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Cryptocurrency – A Currency or a Product or Commodity?

| September 15, 2018 | 0 Comments

Emergence of digital currency ‘Bitcoin’ created a storm in the world of finance. It rose in the wake of blockchain technology and has stirred a debate on its legality. A talk organized by the Delhi based IOS throws some light. Islamic Voice reproduces an edited version.

The Institute of Objective Studies organised a lecture and a discussion on “Cryptocurrency: A Currency or A Product/Commodity? – A Case of Bitcoin” at the Institute premises on August 4. Dr. Kaleem Alam, researcher and advisor, Islamic Economics Institute (IEI), King Abdul Aziz University, Jeddah, Saudi Arabia, was the principal speaker. Excerpts:

Dr. Kaleem Alam
Researcher & Advisor
Islamic Economics Institute,
King Abdulaziz University, Jeddah.
The Merriam-Webster Dictionary says cryptocurrency is a form of currency that only exists digitally, and usually has no central issuing or regulating authority. Instead it uses a decentralised system to record transactions and manages the issuance of new units, relying on cryptography to prevent counterfeiting and fraudulent transactions. ‘Crypt’ is a Greek word which means ‘secret’.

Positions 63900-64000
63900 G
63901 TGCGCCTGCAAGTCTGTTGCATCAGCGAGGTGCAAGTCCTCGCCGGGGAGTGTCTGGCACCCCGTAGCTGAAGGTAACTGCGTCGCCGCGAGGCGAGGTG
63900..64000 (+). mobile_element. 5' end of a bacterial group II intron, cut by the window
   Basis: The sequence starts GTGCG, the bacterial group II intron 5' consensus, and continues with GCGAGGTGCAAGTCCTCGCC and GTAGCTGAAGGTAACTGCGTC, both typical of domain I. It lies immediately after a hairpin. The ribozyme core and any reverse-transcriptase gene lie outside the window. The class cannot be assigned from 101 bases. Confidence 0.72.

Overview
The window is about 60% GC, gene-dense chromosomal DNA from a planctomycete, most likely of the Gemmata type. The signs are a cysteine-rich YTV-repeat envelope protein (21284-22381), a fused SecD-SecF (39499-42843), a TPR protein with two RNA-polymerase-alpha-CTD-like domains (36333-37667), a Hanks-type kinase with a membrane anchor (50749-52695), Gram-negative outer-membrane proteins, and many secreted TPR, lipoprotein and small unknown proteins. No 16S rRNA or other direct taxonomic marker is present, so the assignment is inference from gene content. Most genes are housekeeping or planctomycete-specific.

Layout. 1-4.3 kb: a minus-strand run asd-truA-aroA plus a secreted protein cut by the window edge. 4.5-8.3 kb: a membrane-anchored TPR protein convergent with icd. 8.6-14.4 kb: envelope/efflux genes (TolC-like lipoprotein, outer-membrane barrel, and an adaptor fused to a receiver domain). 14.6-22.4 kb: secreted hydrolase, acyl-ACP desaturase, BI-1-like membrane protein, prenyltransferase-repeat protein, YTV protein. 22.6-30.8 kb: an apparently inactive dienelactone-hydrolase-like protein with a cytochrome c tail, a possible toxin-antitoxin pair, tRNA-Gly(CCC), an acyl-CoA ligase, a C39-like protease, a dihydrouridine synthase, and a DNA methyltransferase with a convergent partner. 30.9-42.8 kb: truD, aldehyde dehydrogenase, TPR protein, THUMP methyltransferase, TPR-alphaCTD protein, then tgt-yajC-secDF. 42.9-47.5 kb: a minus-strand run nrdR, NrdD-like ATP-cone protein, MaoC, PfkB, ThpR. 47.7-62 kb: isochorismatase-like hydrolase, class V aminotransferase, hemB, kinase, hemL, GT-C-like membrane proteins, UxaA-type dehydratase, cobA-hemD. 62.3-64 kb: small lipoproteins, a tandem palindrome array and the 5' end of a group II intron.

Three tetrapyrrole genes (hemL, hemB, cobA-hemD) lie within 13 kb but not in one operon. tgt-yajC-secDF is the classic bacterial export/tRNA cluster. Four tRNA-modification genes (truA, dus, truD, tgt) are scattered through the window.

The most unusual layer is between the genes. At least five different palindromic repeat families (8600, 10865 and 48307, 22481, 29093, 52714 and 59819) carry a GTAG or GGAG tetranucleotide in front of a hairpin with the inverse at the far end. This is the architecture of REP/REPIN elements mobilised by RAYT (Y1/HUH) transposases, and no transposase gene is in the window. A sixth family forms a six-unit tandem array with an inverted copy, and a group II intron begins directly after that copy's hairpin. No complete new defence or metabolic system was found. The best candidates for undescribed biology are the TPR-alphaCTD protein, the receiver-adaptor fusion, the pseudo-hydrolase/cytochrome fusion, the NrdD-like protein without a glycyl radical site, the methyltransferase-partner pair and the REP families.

Ronald Rivest (1990) defined cryptography as a practice and study of techniques for secure communication in the presence of third parties called adversaries. In other words, it is used for securely delivering the message to intended party or parties. The Cambridge Dictionary defined cryptocurrency as a digital currency produced by a public network, rather than any government, that uses cryptography to make sure payments are sent and received safely. The Collins Dictionary defines the term as “a decentralised digital medium of exchange which is created, regulated, and exchanged using cryptography and (usually) open source software. According to the Oxford Dictionary, he said, cryptocurrency was a digital currency in which encryption techniques are used to regulate the generation of units of currency and verify the transfer of funds, operating independently of a central bank.
Cumulatively, all definitions clearly hint at the objective of cryptocurrency, which was to enable trade digitally, as cryptocurrency did not exist in hard form, but they did miss to mention the most important aspect of cryptocurrency – blockchain.